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Health economic evaluation: cost-effective strategies in humanitarian and disaster relief medicine
  1. Thomas Stewart1 and
  2. P Bird2
  1. 1 Institute of Naval Medicine, Royal Navy, Gosport, UK
  2. 2 Insititute of Aviation Medicine, Royal Air Force, Henlow, UK
  1. Correspondence to Surg Lt Thomas Stewart, Royal Navy, London PO12 2DL, UK; Thomas.stewart116{at}


The health economic evaluation is a tool used in disaster relief medicine to generate a cost–benefit analysis. Like all areas of healthcare, disaster relief operations must use finite financial resources, much of which comes from charitable donations and foreign aid. Interventions can be assessed using cost-effectiveness tools and equity assessments. Through these tools, interventions that maximise benefit for a given cost are highlighted in the immediate rapid response phase where food, clean water and shelter are prioritised, often with military support. Beyond this, applications of technology and pre-response training are discussed as cost-effective investments made in anticipation of a disaster. In particular, novel technology-based approaches are being explored to deliver medical advice remotely through telemedicine and remote consulting. This strategy allows medical specialists to operate remotely without the logistical and financial challenges of forward basing at the disaster site. Interventions in disaster relief medicine are often expensive. A specific and regularly reviewed health economic assessment ensures that healthcare interventions yield a maximal impact while limiting waste and working within the budgetary constraints of a disaster medicine response. This is a paper commissioned as part of the humanitarian and disaster relief operations special issue of BMJ Military Health.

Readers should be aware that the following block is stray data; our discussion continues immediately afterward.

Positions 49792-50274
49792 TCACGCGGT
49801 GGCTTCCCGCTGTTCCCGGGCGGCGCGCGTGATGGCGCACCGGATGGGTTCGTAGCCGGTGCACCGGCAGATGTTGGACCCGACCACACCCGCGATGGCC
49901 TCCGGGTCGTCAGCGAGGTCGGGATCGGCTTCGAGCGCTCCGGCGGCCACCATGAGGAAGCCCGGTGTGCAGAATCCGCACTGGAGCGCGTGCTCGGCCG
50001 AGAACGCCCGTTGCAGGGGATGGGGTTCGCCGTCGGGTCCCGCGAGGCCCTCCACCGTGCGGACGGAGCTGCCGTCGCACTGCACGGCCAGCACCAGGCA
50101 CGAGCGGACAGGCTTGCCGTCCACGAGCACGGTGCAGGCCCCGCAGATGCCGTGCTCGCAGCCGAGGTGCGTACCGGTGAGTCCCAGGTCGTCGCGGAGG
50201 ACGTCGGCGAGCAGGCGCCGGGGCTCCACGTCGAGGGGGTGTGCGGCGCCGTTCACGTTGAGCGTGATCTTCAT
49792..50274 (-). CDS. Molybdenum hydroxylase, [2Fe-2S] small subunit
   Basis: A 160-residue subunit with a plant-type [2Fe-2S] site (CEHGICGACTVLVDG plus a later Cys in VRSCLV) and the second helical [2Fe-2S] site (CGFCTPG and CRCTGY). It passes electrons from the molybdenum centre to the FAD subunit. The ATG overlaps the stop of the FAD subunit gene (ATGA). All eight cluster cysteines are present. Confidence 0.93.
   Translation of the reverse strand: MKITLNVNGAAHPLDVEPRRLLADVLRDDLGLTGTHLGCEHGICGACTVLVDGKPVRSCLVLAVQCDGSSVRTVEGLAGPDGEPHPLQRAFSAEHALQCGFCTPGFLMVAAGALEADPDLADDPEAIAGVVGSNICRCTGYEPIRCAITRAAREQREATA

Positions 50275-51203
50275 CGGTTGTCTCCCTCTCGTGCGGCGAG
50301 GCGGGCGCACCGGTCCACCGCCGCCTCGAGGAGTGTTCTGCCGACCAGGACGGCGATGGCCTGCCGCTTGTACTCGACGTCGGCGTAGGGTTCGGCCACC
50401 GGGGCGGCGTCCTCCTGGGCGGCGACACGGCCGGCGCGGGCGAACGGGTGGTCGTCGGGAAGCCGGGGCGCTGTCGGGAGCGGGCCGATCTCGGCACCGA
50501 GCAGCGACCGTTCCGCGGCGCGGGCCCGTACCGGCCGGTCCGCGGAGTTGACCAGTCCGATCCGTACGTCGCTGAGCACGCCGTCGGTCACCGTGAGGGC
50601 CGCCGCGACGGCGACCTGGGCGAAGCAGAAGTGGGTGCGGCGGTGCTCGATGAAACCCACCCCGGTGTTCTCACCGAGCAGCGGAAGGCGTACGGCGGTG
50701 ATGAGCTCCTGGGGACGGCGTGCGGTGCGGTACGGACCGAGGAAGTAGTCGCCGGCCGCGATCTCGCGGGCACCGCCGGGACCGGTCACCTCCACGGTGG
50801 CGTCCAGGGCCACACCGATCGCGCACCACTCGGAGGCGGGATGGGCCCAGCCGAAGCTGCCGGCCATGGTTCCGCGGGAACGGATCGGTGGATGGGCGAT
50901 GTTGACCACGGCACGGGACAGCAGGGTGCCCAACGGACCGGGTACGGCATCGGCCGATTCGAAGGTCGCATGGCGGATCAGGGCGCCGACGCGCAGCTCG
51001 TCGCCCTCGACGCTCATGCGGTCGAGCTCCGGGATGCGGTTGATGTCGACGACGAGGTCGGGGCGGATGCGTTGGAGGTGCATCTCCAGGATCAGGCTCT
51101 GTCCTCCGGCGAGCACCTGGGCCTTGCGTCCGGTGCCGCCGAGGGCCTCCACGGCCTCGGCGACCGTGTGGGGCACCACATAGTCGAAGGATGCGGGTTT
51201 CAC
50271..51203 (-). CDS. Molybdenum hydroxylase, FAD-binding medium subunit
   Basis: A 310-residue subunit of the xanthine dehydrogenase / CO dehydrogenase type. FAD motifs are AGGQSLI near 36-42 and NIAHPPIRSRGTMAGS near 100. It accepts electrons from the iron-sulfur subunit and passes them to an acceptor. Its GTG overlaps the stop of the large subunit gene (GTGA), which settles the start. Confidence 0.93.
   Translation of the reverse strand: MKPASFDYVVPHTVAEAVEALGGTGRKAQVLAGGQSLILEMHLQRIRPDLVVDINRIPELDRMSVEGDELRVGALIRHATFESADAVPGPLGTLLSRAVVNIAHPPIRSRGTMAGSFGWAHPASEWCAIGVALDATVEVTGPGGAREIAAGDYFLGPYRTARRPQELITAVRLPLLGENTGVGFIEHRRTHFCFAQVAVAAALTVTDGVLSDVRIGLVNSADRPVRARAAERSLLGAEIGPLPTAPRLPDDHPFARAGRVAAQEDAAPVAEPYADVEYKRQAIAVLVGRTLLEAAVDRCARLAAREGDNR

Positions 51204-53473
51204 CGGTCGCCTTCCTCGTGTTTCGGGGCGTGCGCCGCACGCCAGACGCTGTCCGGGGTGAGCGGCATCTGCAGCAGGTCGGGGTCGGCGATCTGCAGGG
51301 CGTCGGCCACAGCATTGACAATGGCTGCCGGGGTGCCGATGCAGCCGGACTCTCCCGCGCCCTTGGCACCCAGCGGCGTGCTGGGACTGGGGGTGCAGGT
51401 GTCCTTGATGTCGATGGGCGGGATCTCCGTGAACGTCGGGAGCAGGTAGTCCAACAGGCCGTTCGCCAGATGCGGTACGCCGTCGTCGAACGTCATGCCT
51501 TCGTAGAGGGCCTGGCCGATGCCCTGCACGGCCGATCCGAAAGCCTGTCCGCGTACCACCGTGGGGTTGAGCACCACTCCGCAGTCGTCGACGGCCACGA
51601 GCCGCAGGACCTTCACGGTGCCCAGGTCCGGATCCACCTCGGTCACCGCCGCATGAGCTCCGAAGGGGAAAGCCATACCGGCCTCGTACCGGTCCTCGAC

• health economics
  • telemedicine
  • international health services
  • organisation of health services
  • public health

Data availability statement

Data sharing not applicable as no datasets generated and/or analysed for this study. No datasets were generated or analysed for this review.

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Data availability statement

Data sharing not applicable as no datasets generated and/or analysed for this study. No datasets were generated or analysed for this review.

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  • Contributors TAS coauthored this submission contributing to the researching and writing of this article as well as submitting the article. PB coauthored this submission contributing to the research and writing of this article.

  • Funding The authors have not declared a specific grant for this research from any funding agency in the public, commercial or not-for-profit sectors.

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  • Competing interests None declared.

  • Provenance and peer review Not commissioned; externally peer reviewed.